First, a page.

- Published: 23 May 2020 23 May 2020
Season of Second Chances opens as Grace, with her children Jack and Holly, drives away from her life in Dublin towards a new start in West Cork where she grew up. Grace will take over from her recently retired father, Des, as a local GP; she will be ‘Young Doctor Sullivan’ to the locals.
At this point we have no idea what Grace is running away from, only that it must be serious to justify such extreme action. Initially, her father has no idea why they have come to Killrowan, but is happy to have them there. Since he retired, and found out he was in the early stages of Parkinson’s Disease, he has been feeling a bit pointless. Having his daughter and grandchildren there seems to give him a new lease of life.
The story is told from multiple points of view; we see the past, and the present, through the eyes of Grace, Des, Jack and Holly. This gives us a much more rounded picture of why they had to leave, and how they are getting on now. It also makes us realise that Simon, Grace’s husband, is not going to leave them alone. A sense of imminent menace pervades the narrative.
Aimee Alexander depicts small town life perfectly; the claustrophobic feeling of everyone knowing everyone else’s business, and putting their own interpretation on it. At first, the patients don’t want to see Grace as they are suspicious of her big city ways, but slowly, by persevering and doing a good job, she wins them round.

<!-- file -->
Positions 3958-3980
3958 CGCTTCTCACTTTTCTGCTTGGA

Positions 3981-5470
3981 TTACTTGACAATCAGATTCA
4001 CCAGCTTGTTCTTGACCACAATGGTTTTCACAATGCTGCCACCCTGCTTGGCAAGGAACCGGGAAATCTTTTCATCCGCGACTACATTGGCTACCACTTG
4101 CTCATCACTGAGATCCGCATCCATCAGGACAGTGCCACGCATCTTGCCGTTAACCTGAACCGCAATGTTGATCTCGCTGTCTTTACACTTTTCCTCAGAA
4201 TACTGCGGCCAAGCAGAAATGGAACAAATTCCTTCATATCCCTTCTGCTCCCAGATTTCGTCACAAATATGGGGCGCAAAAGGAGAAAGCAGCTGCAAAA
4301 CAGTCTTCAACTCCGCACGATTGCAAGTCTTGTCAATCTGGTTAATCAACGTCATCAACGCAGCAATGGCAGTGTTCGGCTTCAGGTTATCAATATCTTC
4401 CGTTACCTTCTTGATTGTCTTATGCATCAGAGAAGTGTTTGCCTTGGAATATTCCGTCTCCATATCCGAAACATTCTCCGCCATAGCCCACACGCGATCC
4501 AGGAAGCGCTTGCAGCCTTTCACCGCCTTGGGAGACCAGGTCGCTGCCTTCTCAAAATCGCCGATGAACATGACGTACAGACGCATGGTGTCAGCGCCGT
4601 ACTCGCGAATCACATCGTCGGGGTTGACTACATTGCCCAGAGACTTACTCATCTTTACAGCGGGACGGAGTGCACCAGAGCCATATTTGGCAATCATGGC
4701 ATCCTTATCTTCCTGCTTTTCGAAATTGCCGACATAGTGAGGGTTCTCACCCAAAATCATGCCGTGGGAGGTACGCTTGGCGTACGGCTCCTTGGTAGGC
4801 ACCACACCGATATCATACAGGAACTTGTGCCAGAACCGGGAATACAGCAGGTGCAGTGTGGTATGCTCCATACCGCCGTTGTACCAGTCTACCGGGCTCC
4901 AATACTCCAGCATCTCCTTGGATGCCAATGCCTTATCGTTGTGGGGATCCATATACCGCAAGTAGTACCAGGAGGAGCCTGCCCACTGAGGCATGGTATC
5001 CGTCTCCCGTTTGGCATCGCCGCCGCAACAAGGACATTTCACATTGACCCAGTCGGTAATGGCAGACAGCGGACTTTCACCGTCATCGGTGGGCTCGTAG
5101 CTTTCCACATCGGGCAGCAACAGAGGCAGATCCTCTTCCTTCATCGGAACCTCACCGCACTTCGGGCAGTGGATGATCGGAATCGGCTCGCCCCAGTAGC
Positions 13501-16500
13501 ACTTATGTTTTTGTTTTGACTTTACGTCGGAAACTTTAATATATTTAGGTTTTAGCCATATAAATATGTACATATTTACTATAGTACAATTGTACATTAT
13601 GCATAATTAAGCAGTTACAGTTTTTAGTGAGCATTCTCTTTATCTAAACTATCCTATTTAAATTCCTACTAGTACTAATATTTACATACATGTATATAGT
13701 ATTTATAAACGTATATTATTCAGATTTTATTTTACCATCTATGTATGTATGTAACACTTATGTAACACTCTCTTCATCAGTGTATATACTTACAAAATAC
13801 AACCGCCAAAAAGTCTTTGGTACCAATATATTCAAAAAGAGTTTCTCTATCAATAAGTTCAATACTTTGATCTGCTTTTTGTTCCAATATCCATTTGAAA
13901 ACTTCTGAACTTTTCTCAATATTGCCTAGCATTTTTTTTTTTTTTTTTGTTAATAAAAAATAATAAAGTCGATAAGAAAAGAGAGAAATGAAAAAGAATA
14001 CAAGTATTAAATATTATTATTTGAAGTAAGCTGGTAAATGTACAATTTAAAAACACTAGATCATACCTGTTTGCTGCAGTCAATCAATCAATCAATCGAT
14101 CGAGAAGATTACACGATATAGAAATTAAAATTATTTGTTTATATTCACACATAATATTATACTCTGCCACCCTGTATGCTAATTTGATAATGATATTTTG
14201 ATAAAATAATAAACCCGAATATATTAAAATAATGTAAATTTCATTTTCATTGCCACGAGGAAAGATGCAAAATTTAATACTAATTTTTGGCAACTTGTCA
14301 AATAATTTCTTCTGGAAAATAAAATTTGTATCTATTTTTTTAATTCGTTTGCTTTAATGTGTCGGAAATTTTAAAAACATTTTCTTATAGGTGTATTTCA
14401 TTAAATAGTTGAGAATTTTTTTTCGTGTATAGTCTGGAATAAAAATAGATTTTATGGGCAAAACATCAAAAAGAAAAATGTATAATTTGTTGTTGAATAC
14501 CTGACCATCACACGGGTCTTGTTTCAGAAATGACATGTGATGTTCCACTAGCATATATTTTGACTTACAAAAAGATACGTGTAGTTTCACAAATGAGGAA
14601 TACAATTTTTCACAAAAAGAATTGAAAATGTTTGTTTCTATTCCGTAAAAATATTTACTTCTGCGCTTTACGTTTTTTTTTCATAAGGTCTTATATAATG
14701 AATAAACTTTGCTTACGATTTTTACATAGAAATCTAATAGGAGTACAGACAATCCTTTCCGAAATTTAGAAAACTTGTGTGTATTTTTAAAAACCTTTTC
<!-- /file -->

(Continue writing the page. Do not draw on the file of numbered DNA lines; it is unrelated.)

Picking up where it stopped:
The ending is satisfying, but leaves just enough loose ends for a sequel which I understand the author is currently writing; I look forward to visiting Killrowan again very soon. I will also be looking out for other books by Aimee Alexander as this was the first one I read, but it won’t be the last.
Season of Second Chances is well written with believable characters, a great location, and humour to offset the seriousness of the underlying threat. As the full extent of the abuse is revealed, Grace finds the strength and courage for a new beginning. I loved the way she realised that she could do whatever she wanted, now free of her husband’s controlling influence – simple things like what she wore, how she styled her hair and being able to spend time with friends both old and new.
Thanks to the author for a copy that I review as part of Rosie’s Book Review Team #RBRT